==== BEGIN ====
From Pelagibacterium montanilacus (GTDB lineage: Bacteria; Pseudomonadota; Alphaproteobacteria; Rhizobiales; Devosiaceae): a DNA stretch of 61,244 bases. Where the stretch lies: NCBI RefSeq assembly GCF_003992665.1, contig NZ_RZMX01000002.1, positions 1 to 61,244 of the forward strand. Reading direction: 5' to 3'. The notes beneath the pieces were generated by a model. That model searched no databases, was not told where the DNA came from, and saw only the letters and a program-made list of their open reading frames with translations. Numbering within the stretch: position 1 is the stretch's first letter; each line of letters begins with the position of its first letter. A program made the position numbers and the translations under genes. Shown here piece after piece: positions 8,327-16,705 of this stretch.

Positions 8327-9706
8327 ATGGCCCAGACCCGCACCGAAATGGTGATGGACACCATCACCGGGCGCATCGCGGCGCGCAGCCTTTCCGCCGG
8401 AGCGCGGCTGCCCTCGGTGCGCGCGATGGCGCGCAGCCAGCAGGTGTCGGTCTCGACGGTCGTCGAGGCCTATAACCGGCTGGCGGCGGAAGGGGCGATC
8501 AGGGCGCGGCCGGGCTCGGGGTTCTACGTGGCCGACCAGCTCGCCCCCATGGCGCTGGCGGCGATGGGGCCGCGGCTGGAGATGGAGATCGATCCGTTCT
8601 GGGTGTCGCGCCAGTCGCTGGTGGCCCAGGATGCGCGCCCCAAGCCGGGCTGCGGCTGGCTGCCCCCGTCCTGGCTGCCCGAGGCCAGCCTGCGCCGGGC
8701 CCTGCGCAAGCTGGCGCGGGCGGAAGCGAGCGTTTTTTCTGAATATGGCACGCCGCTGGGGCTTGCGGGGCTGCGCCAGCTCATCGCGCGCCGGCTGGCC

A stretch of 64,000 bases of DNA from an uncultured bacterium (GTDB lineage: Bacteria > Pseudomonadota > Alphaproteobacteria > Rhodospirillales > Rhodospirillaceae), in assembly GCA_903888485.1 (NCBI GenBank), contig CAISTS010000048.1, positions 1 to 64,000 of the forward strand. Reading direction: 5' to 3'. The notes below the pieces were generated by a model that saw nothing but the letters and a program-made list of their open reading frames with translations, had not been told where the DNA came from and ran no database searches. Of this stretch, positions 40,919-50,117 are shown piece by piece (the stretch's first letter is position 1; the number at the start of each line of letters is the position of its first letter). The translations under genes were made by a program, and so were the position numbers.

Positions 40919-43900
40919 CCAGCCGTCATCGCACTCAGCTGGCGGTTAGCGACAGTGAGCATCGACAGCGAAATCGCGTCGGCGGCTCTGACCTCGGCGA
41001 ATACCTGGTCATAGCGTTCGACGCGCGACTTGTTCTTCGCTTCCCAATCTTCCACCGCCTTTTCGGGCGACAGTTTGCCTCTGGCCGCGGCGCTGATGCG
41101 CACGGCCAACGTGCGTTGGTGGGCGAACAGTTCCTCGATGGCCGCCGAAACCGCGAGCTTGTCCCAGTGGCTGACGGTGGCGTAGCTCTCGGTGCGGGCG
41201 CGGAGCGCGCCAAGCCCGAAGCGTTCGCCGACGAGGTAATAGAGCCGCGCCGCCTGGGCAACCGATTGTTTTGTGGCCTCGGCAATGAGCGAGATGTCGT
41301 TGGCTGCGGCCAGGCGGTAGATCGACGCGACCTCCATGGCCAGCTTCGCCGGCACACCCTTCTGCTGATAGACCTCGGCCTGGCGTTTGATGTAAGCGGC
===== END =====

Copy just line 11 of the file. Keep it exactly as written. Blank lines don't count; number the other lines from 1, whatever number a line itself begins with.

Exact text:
41001 ATACCTGGTCATAGCGTTCGACGCGCGACTTGTTCTTCGCTTCCCAATCTTCCACCGCCTTTTCGGGCGACAGTTTGCCTCTGGCCGCGGCGCTGATGCG